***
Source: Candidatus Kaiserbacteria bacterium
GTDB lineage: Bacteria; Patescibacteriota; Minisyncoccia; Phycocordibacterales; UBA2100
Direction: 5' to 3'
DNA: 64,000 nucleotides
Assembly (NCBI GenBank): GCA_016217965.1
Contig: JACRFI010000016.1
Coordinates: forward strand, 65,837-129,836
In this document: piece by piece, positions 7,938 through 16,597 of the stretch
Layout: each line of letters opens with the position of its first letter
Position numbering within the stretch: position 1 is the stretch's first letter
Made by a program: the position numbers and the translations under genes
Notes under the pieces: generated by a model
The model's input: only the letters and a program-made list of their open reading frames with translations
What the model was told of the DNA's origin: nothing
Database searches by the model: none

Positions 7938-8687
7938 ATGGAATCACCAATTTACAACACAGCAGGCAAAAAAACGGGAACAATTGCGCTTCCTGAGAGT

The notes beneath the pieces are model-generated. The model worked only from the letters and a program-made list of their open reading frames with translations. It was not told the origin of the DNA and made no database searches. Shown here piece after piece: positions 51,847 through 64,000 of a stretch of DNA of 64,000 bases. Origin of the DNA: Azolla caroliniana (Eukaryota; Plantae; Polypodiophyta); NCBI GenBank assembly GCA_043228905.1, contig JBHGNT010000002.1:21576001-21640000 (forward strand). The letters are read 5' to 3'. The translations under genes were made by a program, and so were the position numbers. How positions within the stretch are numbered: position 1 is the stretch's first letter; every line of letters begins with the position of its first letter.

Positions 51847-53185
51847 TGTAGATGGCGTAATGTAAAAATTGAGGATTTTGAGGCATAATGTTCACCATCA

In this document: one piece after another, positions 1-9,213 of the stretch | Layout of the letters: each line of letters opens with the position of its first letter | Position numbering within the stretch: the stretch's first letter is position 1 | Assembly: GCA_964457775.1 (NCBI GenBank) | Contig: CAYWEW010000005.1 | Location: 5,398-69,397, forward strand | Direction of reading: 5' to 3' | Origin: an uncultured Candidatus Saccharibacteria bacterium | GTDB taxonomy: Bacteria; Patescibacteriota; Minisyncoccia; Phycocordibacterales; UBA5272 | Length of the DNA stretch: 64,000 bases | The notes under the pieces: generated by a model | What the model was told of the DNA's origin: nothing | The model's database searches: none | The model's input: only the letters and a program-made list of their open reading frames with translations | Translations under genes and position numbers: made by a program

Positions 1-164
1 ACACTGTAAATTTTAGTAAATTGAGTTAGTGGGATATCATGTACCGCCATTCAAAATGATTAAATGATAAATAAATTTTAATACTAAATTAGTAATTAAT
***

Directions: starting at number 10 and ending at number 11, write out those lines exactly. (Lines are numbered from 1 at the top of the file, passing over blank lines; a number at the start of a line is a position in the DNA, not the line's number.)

Position numbering within the stretch: position 1 is the stretch's first letter
Made by a program: the position numbers and the translations under genes